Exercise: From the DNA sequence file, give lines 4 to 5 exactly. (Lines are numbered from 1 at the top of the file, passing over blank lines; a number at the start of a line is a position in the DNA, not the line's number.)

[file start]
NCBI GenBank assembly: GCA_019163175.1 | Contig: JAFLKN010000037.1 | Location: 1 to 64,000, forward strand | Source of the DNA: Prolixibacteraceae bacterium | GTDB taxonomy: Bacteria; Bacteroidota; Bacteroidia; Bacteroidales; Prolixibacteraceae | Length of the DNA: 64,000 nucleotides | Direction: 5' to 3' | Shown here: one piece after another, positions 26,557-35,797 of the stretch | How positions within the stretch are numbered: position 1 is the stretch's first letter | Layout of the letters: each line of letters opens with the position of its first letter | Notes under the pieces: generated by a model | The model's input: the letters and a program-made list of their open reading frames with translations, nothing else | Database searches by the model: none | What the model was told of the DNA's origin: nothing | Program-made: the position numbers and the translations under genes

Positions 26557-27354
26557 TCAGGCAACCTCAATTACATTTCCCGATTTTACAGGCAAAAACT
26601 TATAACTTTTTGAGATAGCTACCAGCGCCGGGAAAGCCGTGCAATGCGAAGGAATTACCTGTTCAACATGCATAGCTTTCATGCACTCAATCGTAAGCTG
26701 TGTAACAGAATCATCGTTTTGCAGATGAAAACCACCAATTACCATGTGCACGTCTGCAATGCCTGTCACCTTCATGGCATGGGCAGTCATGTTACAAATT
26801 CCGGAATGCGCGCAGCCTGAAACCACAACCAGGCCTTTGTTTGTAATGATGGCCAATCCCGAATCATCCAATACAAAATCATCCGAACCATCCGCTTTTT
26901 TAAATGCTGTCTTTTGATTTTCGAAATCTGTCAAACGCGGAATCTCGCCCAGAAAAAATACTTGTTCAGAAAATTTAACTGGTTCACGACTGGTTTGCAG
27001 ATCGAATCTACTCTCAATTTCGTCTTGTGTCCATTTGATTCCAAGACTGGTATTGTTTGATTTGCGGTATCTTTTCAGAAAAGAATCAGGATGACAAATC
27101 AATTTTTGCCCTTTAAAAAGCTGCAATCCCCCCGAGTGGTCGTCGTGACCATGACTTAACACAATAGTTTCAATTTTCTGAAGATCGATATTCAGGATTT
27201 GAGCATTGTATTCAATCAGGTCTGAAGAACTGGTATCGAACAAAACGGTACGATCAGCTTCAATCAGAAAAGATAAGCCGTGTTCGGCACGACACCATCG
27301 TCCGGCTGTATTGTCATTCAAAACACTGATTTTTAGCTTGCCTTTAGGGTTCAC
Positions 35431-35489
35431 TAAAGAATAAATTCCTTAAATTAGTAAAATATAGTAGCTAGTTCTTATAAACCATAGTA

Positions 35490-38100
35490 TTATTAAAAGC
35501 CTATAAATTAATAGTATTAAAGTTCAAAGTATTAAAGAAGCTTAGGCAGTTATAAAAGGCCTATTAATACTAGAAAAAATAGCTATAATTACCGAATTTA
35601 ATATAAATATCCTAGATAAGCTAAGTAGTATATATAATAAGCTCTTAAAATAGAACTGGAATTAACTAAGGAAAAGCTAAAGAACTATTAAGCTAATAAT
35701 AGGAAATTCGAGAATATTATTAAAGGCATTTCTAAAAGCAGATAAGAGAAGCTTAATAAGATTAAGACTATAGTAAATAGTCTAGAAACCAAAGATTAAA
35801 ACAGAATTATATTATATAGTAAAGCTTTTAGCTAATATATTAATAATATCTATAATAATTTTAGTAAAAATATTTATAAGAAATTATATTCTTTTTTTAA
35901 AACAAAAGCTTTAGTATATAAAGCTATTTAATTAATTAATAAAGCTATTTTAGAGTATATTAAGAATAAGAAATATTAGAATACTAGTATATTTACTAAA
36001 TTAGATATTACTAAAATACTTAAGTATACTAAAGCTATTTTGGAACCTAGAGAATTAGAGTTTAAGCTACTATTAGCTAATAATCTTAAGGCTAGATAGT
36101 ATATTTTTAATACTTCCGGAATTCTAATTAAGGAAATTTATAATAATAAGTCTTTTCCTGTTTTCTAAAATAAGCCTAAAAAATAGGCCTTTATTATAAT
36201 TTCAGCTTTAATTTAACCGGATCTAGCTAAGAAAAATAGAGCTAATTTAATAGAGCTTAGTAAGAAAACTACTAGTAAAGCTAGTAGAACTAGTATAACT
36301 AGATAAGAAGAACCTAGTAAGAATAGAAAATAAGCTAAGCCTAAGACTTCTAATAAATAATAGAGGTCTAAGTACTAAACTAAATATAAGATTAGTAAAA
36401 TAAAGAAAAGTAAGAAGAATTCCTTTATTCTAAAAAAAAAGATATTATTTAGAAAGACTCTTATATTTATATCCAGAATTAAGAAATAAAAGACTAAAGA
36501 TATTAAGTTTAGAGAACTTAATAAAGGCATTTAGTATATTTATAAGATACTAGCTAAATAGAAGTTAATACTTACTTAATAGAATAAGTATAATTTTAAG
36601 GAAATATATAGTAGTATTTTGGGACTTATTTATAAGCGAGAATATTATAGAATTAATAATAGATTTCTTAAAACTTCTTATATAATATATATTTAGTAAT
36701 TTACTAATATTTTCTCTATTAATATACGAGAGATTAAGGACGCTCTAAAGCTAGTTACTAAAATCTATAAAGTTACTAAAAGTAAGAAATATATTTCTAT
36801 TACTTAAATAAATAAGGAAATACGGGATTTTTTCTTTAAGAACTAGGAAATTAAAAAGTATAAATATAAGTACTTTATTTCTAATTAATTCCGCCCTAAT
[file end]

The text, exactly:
26601 TATAACTTTTTGAGATAGCTACCAGCGCCGGGAAAGCCGTGCAATGCGAAGGAATTACCTGTTCAACATGCATAGCTTTCATGCACTCAATCGTAAGCTG
26701 TGTAACAGAATCATCGTTTTGCAGATGAAAACCACCAATTACCATGTGCACGTCTGCAATGCCTGTCACCTTCATGGCATGGGCAGTCATGTTACAAATT